GDPR: What is it, and how has its enforcement affected businesses?

The General Data Protection Regulation (GDPR), is the Government’s new legal legislation, which companies must comply with by law. The previous data protection laws, which were enforced in the 1990s, are no longer sufficient to keep information secure across businesses, since these laws are no longer compatible with the ways that businesses are now run. Companies are much more reliant on technology when dealing with sensitive data, so Europe needed a new policy that could keep up with this.

25th May 2018 saw the introduction of the new GDPR law in Europe, which requires that all cases of personal data breaches that are in danger of harming the affected individual are reported to data regulators. The affected individual must also be notified in high-risk cases. Since technological devices are now used in most businesses to manage sensitive data and access client information, it’s essential that action is taken to minimise the risks that come with this – which can include viruses and the threat of internet hacking, ultimately posing a risk to the privacy of sensitive information. These GDPR regulations aim to minimise these threats, whilst addressing any potential data breaches as soon as possible.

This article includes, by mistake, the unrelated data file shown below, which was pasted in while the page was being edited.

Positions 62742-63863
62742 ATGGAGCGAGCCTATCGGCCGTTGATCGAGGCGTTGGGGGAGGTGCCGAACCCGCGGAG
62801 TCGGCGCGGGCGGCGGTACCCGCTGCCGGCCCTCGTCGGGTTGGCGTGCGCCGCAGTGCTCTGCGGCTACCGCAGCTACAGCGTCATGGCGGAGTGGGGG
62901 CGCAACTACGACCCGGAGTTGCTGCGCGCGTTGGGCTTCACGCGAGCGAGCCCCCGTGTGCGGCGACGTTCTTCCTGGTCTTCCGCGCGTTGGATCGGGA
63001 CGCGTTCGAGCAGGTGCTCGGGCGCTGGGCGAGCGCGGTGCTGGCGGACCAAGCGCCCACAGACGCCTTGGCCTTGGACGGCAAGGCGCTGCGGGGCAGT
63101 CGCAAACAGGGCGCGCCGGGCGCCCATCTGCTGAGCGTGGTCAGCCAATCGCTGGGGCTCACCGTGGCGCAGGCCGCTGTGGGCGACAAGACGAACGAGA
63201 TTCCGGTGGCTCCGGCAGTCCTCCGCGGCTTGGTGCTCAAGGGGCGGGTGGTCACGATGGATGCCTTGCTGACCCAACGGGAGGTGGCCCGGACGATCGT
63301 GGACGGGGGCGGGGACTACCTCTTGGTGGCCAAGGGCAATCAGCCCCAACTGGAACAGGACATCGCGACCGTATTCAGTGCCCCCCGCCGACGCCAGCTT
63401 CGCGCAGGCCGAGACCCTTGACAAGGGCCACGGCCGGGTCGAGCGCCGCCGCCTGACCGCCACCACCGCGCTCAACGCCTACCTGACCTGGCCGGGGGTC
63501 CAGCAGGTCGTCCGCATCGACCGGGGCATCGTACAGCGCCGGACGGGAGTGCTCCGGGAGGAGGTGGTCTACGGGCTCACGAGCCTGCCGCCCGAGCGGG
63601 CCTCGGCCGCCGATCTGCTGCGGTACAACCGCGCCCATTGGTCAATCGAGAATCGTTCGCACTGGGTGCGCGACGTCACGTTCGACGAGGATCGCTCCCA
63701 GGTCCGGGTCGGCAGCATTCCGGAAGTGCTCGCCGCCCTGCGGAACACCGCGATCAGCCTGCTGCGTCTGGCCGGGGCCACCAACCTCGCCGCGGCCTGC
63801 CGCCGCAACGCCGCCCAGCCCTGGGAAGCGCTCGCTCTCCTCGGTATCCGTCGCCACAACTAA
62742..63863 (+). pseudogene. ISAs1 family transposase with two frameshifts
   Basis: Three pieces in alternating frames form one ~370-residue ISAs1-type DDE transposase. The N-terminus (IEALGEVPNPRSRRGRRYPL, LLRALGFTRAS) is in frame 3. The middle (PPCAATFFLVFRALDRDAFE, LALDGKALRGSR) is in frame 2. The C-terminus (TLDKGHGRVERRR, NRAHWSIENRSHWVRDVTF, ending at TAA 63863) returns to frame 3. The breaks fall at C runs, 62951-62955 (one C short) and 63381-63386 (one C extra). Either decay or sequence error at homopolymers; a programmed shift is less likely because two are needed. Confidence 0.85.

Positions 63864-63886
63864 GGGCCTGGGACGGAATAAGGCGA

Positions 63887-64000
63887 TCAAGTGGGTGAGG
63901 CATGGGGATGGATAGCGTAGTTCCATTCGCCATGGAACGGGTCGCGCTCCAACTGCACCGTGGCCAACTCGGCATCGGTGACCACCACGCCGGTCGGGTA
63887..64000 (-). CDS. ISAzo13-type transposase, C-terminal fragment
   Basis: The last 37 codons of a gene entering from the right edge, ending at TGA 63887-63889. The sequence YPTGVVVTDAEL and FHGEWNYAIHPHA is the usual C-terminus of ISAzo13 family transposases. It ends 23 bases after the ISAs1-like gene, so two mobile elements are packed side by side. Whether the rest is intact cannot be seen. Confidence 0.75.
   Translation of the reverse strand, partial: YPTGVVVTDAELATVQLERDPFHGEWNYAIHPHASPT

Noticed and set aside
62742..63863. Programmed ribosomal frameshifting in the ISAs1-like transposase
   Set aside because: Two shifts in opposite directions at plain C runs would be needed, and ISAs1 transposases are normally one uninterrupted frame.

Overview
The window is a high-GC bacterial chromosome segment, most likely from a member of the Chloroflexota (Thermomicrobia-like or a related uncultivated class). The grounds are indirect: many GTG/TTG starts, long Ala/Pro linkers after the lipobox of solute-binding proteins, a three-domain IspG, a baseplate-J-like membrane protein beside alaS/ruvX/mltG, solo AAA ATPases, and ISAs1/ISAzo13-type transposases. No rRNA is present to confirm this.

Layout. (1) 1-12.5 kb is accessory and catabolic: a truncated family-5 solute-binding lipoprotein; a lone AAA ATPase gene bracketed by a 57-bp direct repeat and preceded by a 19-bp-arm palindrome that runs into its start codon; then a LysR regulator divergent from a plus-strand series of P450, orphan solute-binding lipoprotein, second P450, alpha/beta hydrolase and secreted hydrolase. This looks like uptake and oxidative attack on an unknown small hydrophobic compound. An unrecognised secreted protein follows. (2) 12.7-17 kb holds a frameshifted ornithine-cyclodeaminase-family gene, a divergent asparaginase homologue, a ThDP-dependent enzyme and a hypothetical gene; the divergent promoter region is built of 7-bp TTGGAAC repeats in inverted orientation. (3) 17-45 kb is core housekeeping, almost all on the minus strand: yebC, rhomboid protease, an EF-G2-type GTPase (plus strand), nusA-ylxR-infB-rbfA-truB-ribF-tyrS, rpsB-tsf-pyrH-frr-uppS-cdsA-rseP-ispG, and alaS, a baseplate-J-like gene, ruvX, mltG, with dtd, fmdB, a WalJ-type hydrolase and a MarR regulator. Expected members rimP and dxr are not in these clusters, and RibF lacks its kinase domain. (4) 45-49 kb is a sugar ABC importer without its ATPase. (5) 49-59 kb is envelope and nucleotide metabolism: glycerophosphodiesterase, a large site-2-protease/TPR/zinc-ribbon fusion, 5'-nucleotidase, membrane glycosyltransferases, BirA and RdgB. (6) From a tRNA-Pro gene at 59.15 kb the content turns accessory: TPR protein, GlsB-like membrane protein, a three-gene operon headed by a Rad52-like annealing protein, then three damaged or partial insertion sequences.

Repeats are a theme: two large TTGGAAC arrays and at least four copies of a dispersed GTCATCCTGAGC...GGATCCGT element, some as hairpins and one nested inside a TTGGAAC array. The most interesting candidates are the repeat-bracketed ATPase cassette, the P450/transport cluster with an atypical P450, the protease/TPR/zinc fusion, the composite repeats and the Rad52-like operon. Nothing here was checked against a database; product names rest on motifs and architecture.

Since the enforcement of these new laws, businesses have had to seek consent from clients with regard to the handling of their contact details and personal information – such as opting them in to email marketing. The GDPR regulations also assign more power to the customer/client, who have the right to access their own information as and when they require it; similarly, clients have the right to request that their data is withdrawn from the company – and this must be adhered to. The customer also gains the right to be notified of any data breaches that could affect them, and the ability to transfer their data from one provider to another.

At Cluer HR, since the enforcement of the new GDPR regulations, we have undertaken training to develop our knowledge and enhance our service. This has involved creating a GDPR Q&A for clients, and adding a GDPR section into our employee handbooks in order to help them gain a greater understanding of these changes. We have also since updated our privacy statement and changed the way in which we handle and store data.

It’s essential that all EU businesses seek to comply with these regulations. Businesses who fail to address these changes and fail to report data breaches where necessary can face very high fines. If you’re wondering how you can best incorporate these legislations into your workplace, don’t hesitate to contact one of our expert HR advisers today.  

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